Monday, June 3, 2013

Gospel Reflection

June 03, 2013
Monday – Year of Faith – Ordinary Time
Memorial of Saint Charles Lwanga and Companions, Martyrs
by Rev. Fr. Leo Nilo C. Mangussad, Rector, Shrine of Mary Queen of Peace, Our Lady of EDSA (EDSA Shrine)
5:30PM Mass, Mary, Queen of Peace Shrine (Our Lady of Peace Quasi Parish/EDSA Shrine)


Reading 1 Tb 1:3; 2:1a-8

I, Tobit, have walked all the days of my life on the paths of truth and righteousness. I performed many charitable works for my kinsmen and my people who had been deported with me to Nineveh, in Assyria.

On our festival of Pentecost, the feast of Weeks,  a fine dinner was prepared for me, and I reclined to eat. The table was set for me, and when many different dishes were placed before me, I said to my son Tobiah: “My son, go out and try to find a poor man from among our kinsmen exiled here in Nineveh. If he is a sincere worshiper of God, bring him back with you, so that he can share this meal with me. Indeed, son, I shall wait for you to come back.”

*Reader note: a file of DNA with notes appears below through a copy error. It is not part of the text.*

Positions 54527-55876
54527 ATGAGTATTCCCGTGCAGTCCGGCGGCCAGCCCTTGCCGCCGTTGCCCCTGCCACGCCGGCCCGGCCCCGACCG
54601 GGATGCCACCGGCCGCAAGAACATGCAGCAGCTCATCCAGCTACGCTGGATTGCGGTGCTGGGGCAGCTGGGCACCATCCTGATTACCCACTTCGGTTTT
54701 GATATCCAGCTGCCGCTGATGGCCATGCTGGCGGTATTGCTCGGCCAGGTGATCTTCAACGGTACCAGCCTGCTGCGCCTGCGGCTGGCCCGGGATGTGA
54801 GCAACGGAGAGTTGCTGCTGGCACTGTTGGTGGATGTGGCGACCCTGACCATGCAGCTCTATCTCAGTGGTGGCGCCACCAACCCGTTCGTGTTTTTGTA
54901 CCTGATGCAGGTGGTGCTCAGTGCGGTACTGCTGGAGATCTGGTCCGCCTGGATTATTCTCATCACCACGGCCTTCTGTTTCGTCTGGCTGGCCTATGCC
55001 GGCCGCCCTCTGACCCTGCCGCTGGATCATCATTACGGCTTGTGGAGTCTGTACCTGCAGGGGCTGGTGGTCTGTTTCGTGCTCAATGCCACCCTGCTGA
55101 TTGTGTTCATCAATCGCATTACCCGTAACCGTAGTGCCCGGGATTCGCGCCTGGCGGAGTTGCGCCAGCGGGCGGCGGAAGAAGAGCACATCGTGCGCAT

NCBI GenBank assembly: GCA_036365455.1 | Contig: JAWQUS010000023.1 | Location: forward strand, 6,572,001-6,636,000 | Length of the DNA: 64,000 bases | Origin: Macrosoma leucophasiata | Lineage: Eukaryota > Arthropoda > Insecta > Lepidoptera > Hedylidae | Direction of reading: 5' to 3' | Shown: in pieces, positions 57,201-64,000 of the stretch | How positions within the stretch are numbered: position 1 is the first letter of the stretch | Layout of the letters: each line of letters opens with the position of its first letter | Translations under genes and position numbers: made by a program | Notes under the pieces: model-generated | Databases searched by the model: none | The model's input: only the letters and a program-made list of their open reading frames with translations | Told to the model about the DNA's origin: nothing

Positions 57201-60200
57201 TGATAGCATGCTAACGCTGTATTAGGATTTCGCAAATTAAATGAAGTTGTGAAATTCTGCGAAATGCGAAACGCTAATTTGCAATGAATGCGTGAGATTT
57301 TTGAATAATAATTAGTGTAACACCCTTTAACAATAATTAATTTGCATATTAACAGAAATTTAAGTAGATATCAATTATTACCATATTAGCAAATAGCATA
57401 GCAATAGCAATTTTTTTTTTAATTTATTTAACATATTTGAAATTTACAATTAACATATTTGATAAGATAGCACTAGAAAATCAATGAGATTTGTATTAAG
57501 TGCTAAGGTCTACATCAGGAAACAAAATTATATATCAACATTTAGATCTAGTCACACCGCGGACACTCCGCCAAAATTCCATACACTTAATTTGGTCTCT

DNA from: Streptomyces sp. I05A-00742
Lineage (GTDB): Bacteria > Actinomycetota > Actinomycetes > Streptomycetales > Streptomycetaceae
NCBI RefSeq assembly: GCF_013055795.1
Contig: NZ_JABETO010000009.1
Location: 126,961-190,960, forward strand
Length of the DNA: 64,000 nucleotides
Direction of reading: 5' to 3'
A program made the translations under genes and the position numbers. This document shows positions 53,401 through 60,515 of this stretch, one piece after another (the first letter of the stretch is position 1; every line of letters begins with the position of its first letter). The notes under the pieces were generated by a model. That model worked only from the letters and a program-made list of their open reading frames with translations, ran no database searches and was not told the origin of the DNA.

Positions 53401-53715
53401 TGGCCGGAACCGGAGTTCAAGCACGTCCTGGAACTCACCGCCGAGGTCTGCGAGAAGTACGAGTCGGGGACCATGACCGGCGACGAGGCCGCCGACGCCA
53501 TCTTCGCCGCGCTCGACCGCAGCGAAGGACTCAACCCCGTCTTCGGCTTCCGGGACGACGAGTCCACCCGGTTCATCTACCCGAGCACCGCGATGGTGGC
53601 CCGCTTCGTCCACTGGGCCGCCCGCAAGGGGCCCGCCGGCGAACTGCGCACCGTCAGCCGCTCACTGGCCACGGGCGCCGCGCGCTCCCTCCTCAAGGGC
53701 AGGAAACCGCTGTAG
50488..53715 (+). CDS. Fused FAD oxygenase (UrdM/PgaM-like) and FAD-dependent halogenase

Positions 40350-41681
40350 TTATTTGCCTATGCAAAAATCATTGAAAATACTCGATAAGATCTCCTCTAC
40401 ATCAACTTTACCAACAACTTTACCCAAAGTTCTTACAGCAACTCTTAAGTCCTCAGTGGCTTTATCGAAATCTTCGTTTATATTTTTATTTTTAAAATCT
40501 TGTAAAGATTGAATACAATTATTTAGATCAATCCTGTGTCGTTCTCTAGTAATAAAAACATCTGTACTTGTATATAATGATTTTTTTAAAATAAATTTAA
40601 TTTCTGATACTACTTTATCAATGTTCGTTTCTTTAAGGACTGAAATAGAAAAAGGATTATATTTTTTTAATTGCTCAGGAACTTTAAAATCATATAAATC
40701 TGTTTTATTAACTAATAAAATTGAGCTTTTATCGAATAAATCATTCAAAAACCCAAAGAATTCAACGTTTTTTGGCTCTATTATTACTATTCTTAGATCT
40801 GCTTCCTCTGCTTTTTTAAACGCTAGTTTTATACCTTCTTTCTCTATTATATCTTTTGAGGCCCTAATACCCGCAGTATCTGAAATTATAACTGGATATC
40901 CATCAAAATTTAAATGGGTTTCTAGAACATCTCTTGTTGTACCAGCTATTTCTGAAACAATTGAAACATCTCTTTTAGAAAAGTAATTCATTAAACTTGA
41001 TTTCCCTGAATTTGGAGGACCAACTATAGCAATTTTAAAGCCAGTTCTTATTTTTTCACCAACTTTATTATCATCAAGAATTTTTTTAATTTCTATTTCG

Tobiah went out to look for some poor kinsman of ours. When he returned he exclaimed, “Father!” I said to him, “What is it, son?” He answered, “Father, one of our people has been murdered! His body lies in the market place where he was just strangled!” I sprang to my feet, leaving the dinner untouched; and I carried the dead man from the street and put him in one of the rooms, so that I might bury him after sunset. Returning to my own quarters, I washed myself and ate my food in sorrow. I was reminded of the oracle pronounced by the prophet Amos against Bethel:

“All your festivals shall be turned into mourning, and all your songs into lamentation.”

And I wept. Then at sunset I went out, dug a grave, and buried him.

The neighbors mocked me, saying to one another: “He is still not afraid! Once before he was hunted down for execution  because of this very thing; yet now that he has scarcely escaped, here he is again burying the dead!”

Responsorial Psalm PS 112:1b-2, 3b-4, 5-6

R. (1b) Blessed the man who fears the Lord.
R. Alleluia.
Blessed the man who fears the LORD,
who greatly delights in his commands.
His posterity shall be mighty upon the earth;
the upright generation shall be blessed.
R. Blessed the man who fears the Lord.
R. Alleluia.
His generosity shall endure forever.
Light shines through the darkness for the upright;
he is gracious and merciful and just.
R. Blessed the man who fears the Lord.
R. Alleluia.
Well for the man who is gracious and lends,
who conducts his affairs with justice;
He shall never be moved;
the just man shall be in everlasting remembrance.
R. Blessed the man who fears the Lord.
R. Alleluia.

Gospel Mk 12:1-12